News

The Cheapest and Most Expensive Supermarkets in America

$5,728. That’s how much middle-class Americans spend on food each year, according to the USDA. Yikes! That’s a solid chunk of cash.

News

The Cheapest and Most Expensive Supermarkets in America

$5,728. That’s how much middle-class Americans spend on food each year, according to the USDA. Yikes! That’s a solid chunk of cash.

Sure, sometimes it’s worth it to spend a little extra on hard-to-find specialty items, but when it comes to everyday staples like oatmeal, quinoa, yogurt and cooking oils (just to name a few) it’s well worth looking for a bargain—so long as that doesn’t mean sacrificing nutritional quality. To help Americans spend less of their hard-earned money on food, Consumer Reports asked 62,000 of their subscribers about their shopping habits and how much they typically spend on groceries. The result? A list of the cheapest and most expensive supermarkets in the country. Check out how your favorite store ranks below and see if there might be better prices elsewhere in your neighborhood:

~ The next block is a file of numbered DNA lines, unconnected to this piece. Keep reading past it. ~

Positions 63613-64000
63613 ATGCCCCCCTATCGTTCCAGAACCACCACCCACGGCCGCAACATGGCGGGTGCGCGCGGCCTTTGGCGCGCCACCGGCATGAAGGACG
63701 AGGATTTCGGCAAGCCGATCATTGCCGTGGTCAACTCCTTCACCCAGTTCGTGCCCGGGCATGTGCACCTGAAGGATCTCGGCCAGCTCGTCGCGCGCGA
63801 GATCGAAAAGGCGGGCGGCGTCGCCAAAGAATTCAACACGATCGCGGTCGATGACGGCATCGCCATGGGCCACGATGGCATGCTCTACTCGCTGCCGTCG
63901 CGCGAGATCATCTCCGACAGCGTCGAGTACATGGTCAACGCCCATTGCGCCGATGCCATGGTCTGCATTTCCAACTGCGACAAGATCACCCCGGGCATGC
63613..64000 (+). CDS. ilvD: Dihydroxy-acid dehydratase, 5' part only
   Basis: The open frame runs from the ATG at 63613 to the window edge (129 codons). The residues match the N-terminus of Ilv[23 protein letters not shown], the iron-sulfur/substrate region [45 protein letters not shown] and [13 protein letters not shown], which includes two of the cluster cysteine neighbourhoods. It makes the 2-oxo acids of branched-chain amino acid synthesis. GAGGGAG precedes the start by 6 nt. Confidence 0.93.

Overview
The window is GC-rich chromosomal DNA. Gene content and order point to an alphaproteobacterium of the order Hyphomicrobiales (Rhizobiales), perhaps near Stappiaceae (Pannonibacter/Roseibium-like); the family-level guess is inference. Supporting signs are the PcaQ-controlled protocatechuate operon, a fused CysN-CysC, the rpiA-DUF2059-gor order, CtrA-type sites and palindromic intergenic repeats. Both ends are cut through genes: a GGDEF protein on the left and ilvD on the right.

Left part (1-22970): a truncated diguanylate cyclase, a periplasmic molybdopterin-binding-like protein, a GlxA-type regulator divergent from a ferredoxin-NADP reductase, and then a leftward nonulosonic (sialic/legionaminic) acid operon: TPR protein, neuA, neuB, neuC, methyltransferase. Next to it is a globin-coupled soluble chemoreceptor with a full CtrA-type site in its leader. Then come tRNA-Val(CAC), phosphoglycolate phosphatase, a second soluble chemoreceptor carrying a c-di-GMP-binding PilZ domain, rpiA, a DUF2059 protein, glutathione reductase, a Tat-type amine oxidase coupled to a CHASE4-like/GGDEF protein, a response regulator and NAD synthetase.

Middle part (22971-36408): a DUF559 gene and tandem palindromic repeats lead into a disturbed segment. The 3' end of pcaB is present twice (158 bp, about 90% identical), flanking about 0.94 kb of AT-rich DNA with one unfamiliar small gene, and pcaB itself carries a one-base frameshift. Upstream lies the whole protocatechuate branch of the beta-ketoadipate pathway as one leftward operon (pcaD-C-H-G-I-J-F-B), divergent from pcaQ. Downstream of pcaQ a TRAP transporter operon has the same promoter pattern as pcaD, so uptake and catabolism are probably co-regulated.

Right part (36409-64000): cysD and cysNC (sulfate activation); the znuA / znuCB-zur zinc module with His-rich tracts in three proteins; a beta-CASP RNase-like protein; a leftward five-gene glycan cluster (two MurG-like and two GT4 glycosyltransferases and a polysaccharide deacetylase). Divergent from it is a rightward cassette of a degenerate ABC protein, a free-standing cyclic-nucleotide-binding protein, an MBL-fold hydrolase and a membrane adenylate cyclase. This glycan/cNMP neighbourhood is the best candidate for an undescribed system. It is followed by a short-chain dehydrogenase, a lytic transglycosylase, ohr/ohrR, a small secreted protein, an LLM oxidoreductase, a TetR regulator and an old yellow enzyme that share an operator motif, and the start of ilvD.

MOST EXPENSIVE SUPERMARKETS:

Randall's (Texas)
Waldbaum's (Northeast)
A&P (Northeast)
Shaw's (New England
Acme (Northeast)
Jewel-Osco (Midwest)
Giant Eagle (Pennsylvania, Ohio, West Virginia and Maryland)
Harris-Teeter (South)
Whole Foods Market (Nationwide)
The Fresh Market (Nationwide)

CHEAPEST SUPERMARKETS:

Costco (Nationwide)
WinCo (West)
Market Basket (Northeast)
Fareway Stores (Midwest)
Trader Joe's (Nationwide)

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Image: Alastair Wallace / Shutterstock.com